Piling Canada

Emergency Access

Formula Contractors stepped in to construct an emergency bridge when a rainstorm washed out an important thoroughfare
Written by Heather Hudson
September 2016

Formula Contractors stepped in to construct an emergency bridge when a rainstorm washed out an important thoroughfare

When Mother Nature rages, Formula Contractors gets to work.

British Columbia’s Ministry of Transportation called on the Prince George, B.C.-based company, which specializes in innovative construction solutions for bridges, structures, foundations, civil construction, rental bridges and more, to restore access to a road after a massive weather event.

It was their expertise in bridge construction that landed them the recent emergency job building a temporary bridge on pile foundations in British Columbia’s Peace Region in June. An early summer rainstorm caused flooding, completely washing out twin culverts on Rolla Road, a well-travelled thoroughfare connecting two main highways.

“We do a lot of emergency work due to Mother Nature,” said Phil Toma, senior project manager and partner at Formula Contractors.

“This particular bridge was important to get at quickly,” he said. “[In Dawson Creek], when access to one of the few highways is down, it wreaks havoc on that part of the province, cutting o  the lifeblood in other directions.”

Rolla Road connects travelers from Hwy. 49 on the north side and Hwy. 2 on the south side. Its importance led B.C.’s Ministry of Transportation to engage Formula Contractors to install a temporary bridge solution as quickly as possible.

In a mere 24 days, they got it done.

The damage
A two-day rain event flooded two culverts (60m long and 3.5m in diameter) on Rolla Road near Dawson Creek, B.C., making the road impassable. The Peace Region is known for its silty, porous soils thick with clay, which slip, slide and create geotechnical challenges.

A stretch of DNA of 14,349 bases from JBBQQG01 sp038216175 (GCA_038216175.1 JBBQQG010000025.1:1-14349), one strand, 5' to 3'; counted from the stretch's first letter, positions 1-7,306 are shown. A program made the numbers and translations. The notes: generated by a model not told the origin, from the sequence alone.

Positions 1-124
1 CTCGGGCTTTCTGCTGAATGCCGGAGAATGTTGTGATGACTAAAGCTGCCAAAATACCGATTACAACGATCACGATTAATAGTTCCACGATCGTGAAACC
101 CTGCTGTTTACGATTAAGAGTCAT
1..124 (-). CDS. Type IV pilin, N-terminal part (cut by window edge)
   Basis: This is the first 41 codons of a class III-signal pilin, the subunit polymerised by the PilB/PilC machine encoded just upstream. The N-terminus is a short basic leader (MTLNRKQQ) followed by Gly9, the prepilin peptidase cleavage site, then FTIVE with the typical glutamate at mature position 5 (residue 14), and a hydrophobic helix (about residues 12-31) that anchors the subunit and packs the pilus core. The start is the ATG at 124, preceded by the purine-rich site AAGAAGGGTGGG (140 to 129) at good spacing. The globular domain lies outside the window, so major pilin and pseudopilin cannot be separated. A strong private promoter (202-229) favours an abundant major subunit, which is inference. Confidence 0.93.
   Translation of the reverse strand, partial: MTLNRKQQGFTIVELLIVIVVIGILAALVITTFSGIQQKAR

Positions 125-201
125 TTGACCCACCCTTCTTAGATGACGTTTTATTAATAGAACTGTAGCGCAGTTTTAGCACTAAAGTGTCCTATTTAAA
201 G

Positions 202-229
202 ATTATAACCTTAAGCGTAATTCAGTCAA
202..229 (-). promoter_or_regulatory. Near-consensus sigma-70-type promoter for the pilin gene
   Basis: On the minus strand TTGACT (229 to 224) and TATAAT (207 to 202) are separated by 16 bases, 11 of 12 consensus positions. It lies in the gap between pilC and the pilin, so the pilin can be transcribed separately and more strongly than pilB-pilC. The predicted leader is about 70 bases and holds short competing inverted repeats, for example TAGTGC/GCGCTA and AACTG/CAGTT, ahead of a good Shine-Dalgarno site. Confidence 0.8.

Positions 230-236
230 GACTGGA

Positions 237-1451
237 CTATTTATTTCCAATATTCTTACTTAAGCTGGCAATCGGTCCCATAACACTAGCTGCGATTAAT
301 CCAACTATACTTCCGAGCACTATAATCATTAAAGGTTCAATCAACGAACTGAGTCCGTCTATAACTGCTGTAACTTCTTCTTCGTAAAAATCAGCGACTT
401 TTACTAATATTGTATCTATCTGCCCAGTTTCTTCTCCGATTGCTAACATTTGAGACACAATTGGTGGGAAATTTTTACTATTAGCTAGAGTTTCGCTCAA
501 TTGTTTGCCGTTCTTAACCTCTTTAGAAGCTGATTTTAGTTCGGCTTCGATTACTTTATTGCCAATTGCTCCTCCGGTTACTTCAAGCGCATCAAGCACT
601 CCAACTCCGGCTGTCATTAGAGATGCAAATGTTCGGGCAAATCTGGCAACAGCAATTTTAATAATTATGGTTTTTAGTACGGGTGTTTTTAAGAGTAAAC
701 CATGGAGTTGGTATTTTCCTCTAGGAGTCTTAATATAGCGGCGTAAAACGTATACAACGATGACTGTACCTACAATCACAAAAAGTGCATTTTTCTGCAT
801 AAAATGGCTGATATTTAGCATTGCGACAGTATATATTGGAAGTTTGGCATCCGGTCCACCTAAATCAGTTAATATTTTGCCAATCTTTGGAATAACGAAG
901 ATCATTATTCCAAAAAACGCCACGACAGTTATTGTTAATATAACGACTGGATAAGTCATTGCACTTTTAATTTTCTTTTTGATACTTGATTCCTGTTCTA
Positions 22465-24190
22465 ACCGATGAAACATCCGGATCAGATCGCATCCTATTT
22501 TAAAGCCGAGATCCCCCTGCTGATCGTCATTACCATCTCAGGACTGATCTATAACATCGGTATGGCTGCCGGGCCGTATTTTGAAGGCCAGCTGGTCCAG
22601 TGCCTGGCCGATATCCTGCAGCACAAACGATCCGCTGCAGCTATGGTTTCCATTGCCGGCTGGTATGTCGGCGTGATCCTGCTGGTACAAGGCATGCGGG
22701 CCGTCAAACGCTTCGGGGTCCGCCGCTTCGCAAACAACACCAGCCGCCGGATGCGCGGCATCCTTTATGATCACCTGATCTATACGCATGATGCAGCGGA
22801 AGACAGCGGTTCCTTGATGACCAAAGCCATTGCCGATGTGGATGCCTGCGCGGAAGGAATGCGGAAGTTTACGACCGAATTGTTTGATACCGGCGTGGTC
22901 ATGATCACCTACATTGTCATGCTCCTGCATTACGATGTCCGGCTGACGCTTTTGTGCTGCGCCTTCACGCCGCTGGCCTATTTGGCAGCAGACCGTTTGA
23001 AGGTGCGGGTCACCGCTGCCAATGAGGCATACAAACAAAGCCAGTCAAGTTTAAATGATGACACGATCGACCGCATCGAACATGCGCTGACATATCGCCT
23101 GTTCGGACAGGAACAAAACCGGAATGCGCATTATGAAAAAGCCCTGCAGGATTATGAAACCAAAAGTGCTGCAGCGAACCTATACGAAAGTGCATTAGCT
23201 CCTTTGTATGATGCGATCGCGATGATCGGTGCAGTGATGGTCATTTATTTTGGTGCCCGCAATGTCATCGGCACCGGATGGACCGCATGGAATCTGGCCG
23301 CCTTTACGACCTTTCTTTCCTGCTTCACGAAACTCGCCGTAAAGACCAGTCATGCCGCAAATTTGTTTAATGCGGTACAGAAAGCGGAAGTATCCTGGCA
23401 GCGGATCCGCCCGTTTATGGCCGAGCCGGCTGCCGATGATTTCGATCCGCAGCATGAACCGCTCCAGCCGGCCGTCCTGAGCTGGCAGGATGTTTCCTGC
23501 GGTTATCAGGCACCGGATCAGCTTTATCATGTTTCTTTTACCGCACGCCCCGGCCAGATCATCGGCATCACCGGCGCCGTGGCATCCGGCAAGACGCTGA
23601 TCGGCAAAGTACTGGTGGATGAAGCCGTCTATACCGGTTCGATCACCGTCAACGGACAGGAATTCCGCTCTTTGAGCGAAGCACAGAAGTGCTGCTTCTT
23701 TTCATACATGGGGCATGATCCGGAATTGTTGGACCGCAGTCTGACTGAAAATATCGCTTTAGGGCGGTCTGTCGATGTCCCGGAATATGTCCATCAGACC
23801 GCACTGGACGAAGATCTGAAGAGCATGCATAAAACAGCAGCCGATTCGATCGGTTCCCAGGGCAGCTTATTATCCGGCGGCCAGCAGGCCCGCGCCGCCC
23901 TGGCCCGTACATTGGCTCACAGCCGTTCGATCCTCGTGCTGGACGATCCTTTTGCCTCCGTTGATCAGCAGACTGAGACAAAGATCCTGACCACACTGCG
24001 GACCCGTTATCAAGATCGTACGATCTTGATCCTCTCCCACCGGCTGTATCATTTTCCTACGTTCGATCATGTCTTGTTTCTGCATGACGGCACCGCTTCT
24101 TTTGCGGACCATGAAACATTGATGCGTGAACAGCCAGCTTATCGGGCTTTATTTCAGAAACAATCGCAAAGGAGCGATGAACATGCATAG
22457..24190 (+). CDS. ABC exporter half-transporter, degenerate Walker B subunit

“It’s just slop, especially when it rains,” said Toma.

With time of the essence, the ministry reached out to Formula to get started as soon as possible. The company has done a significant amount of highway work, both directly and as subcontractors, and their sterling reputation preceded them.

The solution
The fastest way to get it done efficiently was to build a temporary detour structure off the road while Formula put in a double-lane, 36.5-metre long steel girder bridge on pile foundations.

“We assisted in designing a foundation solution for them using six 762-mm diameter piles, three per end,” said Toma.

Designing and installing a permanent structure would require significant government funding (upwards of $1.5 million) and include a bidding, approval and design process, which could take years before the bridge was complete. Due to the urgent nature of the project, Formula was asked to design and install a “long-term” temporary solution with a budget of $1.5 million.

With temporary in mind, the bridge structure deck is non-composite, comprised of pre-cast deck panels that are fastened to the girders.